Although the Hakka community in Miaoli County celebrated Lantern Festival with a traditional “dragon bombing” event a week ago, the county government has now triggered controversy with an announcement that it plans to ban schoolchildren from participating in dragon dance troupes.
“Bomb the dragon’s head, Bomb the dragon’s head” Miaoli County Commissioner Liu Cheng-hung (劉政鴻) shouted, as members of the Miaoli City cleaning squad threw firecrackers at dancing dragons on Sunday. The “Night of Dragon Bombing” was organized by the Miaoli City government.
“Anyone who hits the dragon on the head, come up on stage to receive a cash award,” Liu added.
Photo: Loa Iok-sin, Taipei Times
A total of 12 dragon dance troupes guided their dragons through a sea of firecrackers thrown directly at them, in front of tens of thousands of onlookers that night.
In addition, all the dragons were handmade.
“Bombing the dragon” is listed by the Hakka Affairs Council as one of the nation’s “12 Hakka festivities,” and is a unique way to celebrate Lantern Festival.
“Dragon bombing is unique to the Hakka people of Miaoli County,” Chu Chun-yi (朱君毅), chairman of the Dragon Bombing Development Association and manager of three dragon dance troupes, told the Taipei Times during a telephone interview.
“It is a tradition that has been passed down by our ancestors — no one is sure when it started, whether it developed locally, or our ancestors brought it over when they moved from China centuries ago,” he added.
The dragon is traditionally considered a symbol of good fortune, while firecrackers are believed to drive away evil spirits. Hence, locals believe that throwing firecrackers at dancing dragons can bring prosperity for the year, Chu said.
Most dragon dance troupes are sponsored by local communities and businesses, and members are usually community residents — especially young people — or employees and their families, he said.
“Residents of participating communities collaborate to make the dragons, and the dragons’ eyes are painted only on the ninth day of the first lunar month, which is a symbolic gesture marking the completion of the dragon, because people believe the dragons are empowered once the eyes have been painted,” Chu said.
After the ritual, dragon dance troupes dance in front of businesses or give private dances, hoping to receive red envelopes stuffed with cash in return.
Following the official dragon bombing event, the dragons are to be burned in front of temples, symbolizing the sacred animal’s return to heaven, along with the smoke, Chu said.
However, many people are -worried that the tradition could face a rocky future following a decision by Miaoli County government to ban elementary, junior high, and senior high school students from joining in lion or dragon dance troupes.
“Yes, it is our policy to discourage schoolchildren from joining lion or dragon dance troupes, because some of these troupes have connections to criminal organizations, and we do not want young people to become gangsters or use drugs when they join these troupes,” Miaoli County Government Secretary--General Yeh Chih-hang (葉志航) said.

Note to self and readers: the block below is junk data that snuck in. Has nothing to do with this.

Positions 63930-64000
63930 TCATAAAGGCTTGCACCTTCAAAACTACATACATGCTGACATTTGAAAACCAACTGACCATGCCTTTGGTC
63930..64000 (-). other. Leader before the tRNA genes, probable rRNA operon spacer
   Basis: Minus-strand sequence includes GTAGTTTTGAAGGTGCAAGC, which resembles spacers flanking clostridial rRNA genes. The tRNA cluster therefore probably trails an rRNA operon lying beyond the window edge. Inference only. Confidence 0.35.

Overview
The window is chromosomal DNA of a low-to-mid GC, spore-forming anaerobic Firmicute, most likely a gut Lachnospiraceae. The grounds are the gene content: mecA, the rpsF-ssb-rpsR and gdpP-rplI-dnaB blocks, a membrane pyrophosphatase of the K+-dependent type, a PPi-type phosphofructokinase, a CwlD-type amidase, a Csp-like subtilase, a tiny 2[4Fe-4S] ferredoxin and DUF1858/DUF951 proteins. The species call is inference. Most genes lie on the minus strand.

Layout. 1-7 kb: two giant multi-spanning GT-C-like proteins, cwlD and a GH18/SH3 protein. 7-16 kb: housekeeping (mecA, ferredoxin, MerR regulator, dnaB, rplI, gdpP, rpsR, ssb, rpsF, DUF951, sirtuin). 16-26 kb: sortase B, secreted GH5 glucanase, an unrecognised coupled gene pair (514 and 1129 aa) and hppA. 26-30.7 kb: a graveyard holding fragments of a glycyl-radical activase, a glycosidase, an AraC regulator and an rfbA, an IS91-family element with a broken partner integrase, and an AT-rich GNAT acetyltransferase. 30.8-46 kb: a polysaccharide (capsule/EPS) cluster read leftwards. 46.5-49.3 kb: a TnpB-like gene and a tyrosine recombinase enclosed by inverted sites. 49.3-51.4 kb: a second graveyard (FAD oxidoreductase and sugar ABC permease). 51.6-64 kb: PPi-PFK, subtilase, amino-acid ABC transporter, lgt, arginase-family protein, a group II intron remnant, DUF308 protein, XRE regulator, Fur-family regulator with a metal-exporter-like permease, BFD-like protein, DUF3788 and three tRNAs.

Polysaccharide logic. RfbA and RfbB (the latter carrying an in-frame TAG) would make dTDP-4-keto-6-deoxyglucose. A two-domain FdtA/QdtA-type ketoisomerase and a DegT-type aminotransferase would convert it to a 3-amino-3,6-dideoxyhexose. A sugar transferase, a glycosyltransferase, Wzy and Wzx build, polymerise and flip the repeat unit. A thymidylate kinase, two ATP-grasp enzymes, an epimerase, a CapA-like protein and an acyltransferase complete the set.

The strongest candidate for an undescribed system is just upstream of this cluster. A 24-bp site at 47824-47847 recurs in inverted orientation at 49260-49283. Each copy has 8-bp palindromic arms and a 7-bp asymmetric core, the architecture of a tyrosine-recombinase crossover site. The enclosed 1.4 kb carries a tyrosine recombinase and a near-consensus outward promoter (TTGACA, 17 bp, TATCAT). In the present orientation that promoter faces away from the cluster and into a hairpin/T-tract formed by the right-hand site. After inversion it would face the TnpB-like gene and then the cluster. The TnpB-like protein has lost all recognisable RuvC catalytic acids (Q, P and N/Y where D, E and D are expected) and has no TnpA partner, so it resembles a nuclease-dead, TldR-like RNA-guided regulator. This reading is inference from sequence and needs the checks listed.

Miaoli County police chief Tseng Yi-chiung (曾義瓊) said that at the moment, they are only discouraging students from joining troupes: “The ban is not legally binding, but we do notify schools and parents, urging them to keep an eye on their kids.”
He said that in order to maintain the tradition, “we encourage students interested in the activity to join dragon dance troupes organized by schools.”
However, Tseng said that the police had no figures on how many dragon dance troupes are connected to organized crime.
“We do not have any statistics showing the percentage of dragon dance troupes connected to gangsters,” he said. “We do follow up with people who have gang affiliations, but not many people actually have connection to dragon dance troupes.”
Chen Wei-ting (陳為廷), a spokesman for Miaoli Youth and an undergraduate student at National Tsinguhua University, -criticized the county government over the policy.
“Dragon bombing has traditionally been a community-oriented activity in which people from the same village work together to make the dragon. They practice on their own and it helps to develop a sense of solidarity within the community,” Chen said. “This is something that school-organized dragon dance troupes cannot do.”
He said that most dragon dancers begin to practice as children.
“That’s why a lot of dragon troupe leaders are only in their 20s,” he added.
“If you’re banning young kids from joining dragon dance troupes, the tradition will just die out, because it is too late for adults to pick up the skills, and they won’t have the time either,” Chen said.
Chu said it was ridiculous that the county government believes it can eliminate organized crime by banning children from joining dragon dance troupes.
“Most people don’t join gangs through dragon dance troupes, and most troupes have no connection to criminal organizations,” he said. “The kids are with us for about 15 days during the Lunar New Year holidays practicing and taking part in dragon dancing — what about the other over 300 days when they are at school?”
Hakka Affairs Council Vice Minister Chung Wan-mei (鍾萬梅) also disagreed with the county government’s policy.
“The majority should not pay for the mistakes of a few,” he said. “There are more positive things connected to dragon bombing than negative. It should be promoted rather than discouraged.”
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